rock climbing courses

Geology for climbers - Kent and Sussex

The climbing courses in this area are run on the fantastic sandstone cliffs. Although these rocks used mainly used for rock climbing, this area is also famous, geologically for the discovery of the first dinosaur and the hoax of the Piltdown Man.

Although the area can be traced back to 350 to 300 million years ago (mya) in the Carboniferous the cliffs we are interested in were made 150 to 65 mya during the Cretaceous period

The Purbeck Beds are the oldest rocks in the area, which can be found around the south coast. The purbect bed are mainly found in Swanage and Dorest and have little impact on the cliff of the Wealden Basin.

About 135 million years ago there was a change in the type of rocks laid down in this area. During this time a shallow sea covered most of Kent and Sussex. Sediment was washed down by rain and rivers and deposited under the sea. Large quantities of sand was deposited in the area and it was this deposition that caused the famous sandstone cliffs of Kent and Sussex. More layers of sediment and a layer of Chalk then covered the sand.

Over mainly millions of years the sand will have been subjected to pressure and slowly dired out, this will have caused the rocks to harden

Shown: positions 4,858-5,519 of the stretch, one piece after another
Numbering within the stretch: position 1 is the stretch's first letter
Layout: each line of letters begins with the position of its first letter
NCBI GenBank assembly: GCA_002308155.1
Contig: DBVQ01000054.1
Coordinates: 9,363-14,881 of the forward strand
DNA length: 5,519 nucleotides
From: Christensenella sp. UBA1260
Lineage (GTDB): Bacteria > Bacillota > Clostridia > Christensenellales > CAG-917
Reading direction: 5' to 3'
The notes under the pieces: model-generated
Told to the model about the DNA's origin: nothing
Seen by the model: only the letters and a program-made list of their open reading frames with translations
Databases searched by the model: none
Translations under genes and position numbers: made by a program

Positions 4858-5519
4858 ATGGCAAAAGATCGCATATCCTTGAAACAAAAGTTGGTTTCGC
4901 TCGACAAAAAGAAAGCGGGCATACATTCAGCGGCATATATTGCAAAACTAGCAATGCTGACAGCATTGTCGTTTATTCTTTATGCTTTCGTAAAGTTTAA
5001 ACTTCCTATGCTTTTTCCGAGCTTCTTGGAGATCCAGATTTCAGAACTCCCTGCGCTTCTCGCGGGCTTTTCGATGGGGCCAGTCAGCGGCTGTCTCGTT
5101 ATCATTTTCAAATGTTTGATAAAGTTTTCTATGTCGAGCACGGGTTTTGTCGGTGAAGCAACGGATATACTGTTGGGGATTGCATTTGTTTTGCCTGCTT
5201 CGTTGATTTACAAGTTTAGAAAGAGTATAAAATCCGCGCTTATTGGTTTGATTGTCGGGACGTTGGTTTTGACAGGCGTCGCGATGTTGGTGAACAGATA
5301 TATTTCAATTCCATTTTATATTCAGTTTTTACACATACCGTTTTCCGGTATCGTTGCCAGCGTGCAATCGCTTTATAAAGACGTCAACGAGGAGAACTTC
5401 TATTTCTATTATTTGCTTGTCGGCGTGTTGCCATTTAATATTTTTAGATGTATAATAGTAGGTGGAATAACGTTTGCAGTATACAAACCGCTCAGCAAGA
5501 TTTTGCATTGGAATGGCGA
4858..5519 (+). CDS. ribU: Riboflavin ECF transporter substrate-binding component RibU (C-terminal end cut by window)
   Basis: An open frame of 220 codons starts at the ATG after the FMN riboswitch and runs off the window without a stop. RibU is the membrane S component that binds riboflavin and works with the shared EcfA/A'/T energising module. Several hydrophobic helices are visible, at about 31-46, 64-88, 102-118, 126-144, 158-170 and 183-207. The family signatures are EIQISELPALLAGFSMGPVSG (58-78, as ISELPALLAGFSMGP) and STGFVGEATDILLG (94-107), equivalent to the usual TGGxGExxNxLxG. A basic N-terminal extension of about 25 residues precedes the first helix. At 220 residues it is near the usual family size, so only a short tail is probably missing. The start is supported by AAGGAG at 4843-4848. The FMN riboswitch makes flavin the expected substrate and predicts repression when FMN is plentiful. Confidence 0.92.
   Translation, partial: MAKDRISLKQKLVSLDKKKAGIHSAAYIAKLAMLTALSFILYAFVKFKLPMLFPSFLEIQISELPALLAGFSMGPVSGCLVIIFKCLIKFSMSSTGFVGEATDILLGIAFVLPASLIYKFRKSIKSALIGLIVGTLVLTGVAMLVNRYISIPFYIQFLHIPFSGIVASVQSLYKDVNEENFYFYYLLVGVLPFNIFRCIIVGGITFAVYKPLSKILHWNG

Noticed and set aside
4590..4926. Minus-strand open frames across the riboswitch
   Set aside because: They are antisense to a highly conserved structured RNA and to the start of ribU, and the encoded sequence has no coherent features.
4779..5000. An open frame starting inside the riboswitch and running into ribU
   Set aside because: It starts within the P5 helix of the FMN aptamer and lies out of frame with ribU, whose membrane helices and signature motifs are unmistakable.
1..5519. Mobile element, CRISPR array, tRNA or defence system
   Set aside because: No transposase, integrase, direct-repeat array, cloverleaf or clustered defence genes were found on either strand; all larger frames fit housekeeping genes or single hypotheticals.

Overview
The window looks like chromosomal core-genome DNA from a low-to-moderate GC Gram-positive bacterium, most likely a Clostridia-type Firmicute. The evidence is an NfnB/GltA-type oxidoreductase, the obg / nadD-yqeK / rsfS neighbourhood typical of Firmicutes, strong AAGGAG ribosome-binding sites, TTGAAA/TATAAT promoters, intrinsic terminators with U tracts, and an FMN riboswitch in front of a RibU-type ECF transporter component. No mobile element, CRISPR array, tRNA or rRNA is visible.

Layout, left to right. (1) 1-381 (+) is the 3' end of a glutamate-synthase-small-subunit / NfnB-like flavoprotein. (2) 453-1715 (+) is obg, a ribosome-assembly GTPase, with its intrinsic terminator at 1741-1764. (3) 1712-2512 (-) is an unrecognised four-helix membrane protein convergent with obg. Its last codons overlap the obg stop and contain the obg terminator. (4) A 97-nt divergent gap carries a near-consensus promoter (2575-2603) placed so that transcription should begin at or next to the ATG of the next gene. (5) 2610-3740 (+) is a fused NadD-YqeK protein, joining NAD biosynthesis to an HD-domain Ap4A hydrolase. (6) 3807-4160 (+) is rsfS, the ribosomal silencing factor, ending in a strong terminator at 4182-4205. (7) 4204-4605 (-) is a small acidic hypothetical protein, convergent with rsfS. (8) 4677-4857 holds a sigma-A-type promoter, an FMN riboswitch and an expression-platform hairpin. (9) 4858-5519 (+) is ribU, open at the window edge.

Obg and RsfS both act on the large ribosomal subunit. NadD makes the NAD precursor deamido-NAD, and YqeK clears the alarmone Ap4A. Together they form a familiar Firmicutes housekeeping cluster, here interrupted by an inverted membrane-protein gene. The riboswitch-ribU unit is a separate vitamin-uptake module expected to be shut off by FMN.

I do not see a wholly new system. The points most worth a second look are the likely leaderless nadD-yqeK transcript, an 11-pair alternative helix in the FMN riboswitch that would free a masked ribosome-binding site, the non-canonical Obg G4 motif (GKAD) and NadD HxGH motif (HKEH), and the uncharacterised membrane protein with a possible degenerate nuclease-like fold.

When the African and Indian plates collided with each other around 50 million years ago there was a ripple effect in the earths crust. This caused an upheavel of the land and exposed the rocks to the wind and rain.

South East rocks

As the land became exposed to the elements, the rocks and soils started to erode again. The higher rocks were eroded more as these had more exposure to the the wind rain and ice, but there has been less erosion on the harder rocks such as the sandstone outcrops we climb on.

The outer layer of the sandstone has become very hard through a process called case hardening. This is a chemical process causing the formation of an outer crust, this crust is only a couple of millimetres thick. This is why, as climbers we need to be very careful to protect the rock when climbing. This can be done by following the Sandstone code of practice.


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